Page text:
While surfing the 'net for new food ideas to serve in the sukkah, I fell over a Moroccan-style meatball recipe. It was made with ground lamb and the usual herbs and spices, but the accompanying sauce, made with pomegranate molasses, looked amazing!
I was hesitant to make these meatballs, however, because theHubby has always said he doesn't care for the taste of pomegranate. He never takes my offer to share a fresh pomegranate. He refuses pomegranate molasses on his salad. Doesn't ever share my pomegranate drink. But I figured that if I made the meatballs with a beef and chicken mixture and add lemon instead of lime juice, he might not notice the pomegranate in the glaze. So while I drowned my serving of meatballs in the sweet-tart sauce, I barely dusted his serving with sauce.
Hubs popped one meatball in his mouth. His eyes widened. Then munched the next one a little slowly, savoring the flavor. Then said, "the meatballs taste like the ones my grandmother used to make!"
He explained that when he was a kid, everyone loved the once-a-year meatballs made by his grandmother. Every Passover, and only on Passover, his grandmother would whip up a batch of these meatballs, which made them extra special. Hubby loved them, his brother loved them, his cousins loved them, everyone loved them. But hubby's mother never learned how to make these meatballs. Ancient Ukrainian secret maybe, but No One except his grandma knew how to make 'em. So one day on a family visit to his grandparents', he decided he would find out how to make these special meatballs.
So picture a 11 year-old boy sitting at his grandmother's kitchen table, spiral pad flipped to a clean page, pencil in hand, asking how to make The Recipe.
His grandmother stops whatever she was doing, thought for a moment, then in her thick Yiddish-accent, says, "Foist you take less half a lemon ..."
Sensing her measurement standards could not be transcribed, he flipped the pad closed, thanked her very much and joined the rest of the family in the living room. That was the closest anyone ever came to finding out The Recipe.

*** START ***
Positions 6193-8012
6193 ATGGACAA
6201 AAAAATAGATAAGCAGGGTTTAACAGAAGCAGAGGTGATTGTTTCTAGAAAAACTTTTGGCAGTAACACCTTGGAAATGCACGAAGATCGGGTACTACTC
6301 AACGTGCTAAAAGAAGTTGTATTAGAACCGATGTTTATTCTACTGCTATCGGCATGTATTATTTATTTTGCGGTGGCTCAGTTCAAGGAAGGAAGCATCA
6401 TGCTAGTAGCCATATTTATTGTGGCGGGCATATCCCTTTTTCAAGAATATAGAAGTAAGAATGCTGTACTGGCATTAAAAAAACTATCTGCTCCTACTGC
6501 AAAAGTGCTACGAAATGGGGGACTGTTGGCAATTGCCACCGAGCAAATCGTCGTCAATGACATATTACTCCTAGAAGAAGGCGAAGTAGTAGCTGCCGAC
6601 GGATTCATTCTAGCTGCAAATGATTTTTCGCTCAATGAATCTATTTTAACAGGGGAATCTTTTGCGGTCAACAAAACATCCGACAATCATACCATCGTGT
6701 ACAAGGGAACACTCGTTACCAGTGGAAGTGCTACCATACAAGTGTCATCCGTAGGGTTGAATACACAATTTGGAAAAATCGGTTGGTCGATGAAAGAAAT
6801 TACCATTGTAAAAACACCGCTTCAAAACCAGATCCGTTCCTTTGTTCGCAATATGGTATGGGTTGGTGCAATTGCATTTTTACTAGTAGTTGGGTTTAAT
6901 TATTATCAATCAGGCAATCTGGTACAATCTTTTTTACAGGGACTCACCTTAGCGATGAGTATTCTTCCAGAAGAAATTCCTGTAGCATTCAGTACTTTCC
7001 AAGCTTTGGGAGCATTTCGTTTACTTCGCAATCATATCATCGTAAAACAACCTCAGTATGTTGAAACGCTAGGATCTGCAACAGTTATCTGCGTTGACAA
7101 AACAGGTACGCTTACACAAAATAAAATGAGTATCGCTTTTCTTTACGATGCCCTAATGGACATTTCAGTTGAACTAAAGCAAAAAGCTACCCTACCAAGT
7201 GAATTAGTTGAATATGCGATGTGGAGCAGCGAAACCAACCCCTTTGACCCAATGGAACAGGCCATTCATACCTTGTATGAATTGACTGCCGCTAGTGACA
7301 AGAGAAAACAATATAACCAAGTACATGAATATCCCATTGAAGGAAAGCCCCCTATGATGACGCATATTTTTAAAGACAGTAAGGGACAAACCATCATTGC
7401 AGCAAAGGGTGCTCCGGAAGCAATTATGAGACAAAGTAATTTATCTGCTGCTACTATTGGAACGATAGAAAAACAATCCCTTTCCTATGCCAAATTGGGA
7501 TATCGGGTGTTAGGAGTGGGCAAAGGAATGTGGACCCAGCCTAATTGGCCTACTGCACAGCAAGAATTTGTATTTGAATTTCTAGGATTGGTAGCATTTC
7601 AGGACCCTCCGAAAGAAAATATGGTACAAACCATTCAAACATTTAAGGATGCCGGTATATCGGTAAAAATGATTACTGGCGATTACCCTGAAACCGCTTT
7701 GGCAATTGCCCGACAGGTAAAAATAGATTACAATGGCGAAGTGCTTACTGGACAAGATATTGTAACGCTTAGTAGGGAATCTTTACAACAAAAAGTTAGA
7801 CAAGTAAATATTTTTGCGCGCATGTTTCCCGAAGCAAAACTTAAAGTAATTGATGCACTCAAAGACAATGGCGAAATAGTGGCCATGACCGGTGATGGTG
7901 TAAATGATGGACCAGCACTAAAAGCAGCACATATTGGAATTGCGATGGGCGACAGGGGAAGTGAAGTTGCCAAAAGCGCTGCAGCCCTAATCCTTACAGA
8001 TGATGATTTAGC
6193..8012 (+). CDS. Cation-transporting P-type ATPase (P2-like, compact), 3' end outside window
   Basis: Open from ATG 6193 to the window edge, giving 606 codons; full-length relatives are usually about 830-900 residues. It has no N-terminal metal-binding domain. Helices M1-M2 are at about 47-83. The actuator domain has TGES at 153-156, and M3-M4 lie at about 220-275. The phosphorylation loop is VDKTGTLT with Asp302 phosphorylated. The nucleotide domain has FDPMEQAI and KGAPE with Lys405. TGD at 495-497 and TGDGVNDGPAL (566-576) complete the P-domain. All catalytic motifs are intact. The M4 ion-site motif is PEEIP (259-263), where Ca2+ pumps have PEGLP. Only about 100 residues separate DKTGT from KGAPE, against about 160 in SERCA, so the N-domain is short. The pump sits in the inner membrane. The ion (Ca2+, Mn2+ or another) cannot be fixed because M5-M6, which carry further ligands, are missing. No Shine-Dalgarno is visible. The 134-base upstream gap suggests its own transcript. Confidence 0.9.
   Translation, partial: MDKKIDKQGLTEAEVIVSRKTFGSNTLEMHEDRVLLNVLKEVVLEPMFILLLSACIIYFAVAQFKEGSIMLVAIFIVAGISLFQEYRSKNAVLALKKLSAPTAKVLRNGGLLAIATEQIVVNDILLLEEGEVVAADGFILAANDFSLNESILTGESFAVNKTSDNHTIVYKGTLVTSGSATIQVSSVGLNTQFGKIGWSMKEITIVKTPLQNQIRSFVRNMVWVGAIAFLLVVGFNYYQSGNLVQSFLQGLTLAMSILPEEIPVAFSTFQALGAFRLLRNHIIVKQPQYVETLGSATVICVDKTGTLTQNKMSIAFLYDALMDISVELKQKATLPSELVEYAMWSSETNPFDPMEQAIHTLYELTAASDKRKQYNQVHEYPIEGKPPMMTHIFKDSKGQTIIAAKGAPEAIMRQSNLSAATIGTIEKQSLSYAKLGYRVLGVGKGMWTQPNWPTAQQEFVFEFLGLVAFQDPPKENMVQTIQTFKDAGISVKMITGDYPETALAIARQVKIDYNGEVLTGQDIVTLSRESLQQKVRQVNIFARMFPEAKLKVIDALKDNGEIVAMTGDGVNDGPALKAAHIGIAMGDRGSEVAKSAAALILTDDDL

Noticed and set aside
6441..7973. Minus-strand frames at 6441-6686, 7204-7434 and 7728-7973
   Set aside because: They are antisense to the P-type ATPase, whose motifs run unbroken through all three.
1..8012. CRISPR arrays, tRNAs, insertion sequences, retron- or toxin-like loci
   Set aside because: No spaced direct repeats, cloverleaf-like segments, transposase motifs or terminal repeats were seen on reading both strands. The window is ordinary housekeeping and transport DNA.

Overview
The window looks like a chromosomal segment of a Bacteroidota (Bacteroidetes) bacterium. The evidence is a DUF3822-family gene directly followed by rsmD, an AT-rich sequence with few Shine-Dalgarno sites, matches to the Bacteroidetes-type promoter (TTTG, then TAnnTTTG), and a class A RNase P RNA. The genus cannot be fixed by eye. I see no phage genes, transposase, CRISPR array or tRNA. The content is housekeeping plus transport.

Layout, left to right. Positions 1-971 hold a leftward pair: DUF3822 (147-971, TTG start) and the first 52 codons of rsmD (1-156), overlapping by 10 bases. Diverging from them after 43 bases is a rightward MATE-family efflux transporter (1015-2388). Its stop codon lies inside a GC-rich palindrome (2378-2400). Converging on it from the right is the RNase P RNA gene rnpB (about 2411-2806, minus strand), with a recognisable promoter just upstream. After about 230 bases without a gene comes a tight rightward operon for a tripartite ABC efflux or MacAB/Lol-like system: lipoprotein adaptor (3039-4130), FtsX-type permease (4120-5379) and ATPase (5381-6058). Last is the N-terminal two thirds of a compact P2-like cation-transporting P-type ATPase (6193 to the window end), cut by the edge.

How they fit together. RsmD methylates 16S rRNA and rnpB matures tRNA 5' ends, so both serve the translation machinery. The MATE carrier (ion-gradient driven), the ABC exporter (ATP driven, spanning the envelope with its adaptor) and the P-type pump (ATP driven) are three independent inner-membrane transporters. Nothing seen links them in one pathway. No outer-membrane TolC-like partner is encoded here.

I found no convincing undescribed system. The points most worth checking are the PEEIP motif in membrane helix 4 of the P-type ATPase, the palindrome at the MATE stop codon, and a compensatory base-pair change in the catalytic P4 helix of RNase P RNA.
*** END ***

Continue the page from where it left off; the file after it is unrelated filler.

... they were not even close.
Oh, well. Hubby likes them. And I think you, Dear Reader, will like my version as well.
Moroccan Meatballs in Pomegranate Sauce
Adapted from: Paleo Kosher Kitchen
Yield : approximately 50-60 cocktail-size meatballs
1 lb. ground beef
1 lb. ground veal or chicken
1/2 cup finely chopped red onion
1 loosely-packed cup fresh parsley leaves, finely chopped
2 Tbl. fresh lemon juice
2 tsp. kosher salt, divided
1 tsp. coarsely ground black pepper, divided
2 tsp. ground cumin
1 cup pomegranate molasses
1/4 cup honey
2 Tbl. dry sherry (optional)
cooked rice (optional)
Preheat broiler. Lightly coat large shallow-rimmed baking sheet with cooking spray. Set aside.
With (hopefully clean) hands, gently combine the ground beef and veal (or chicken) in a large bowl.
Gently mix in onion, parsley, lemon juice, 1 teaspoon of the salt, 1/2 teaspoon of the pepper and the cumin until incorporated. Avoid overworking the mixture to prevent toughening the meat.
Roll meat into one-inch balls and place on prepared baking sheet.
Broil meatballs on center rack in preheated oven for 10 minutes. Remove from oven and turn meatballs over. Return to oven and broil an additional 5 minutes or until meatballs are nicely browned and cooked through to the center.
Meanwhile, whisk pomegranate molasses, honey, the remaining 1 teaspoon salt and 1/2 teaspoon pepper in a 2-cup heat-safe bowl. Place in microwave oven, cover loosely and cook on 100% power for 1 minute. Remove from microwave and whisk in sherry, if using.
Transfer cooked meatballs to a serving bowl. Pour pomegranate sauce over meatballs, using a serving spoon to make sure they are well-coated with the sauce.
To serve as hors' d'oeuvres, arrange in a single layer on a serving platter and insert fancy toothpicks. For dinner, serve over rice.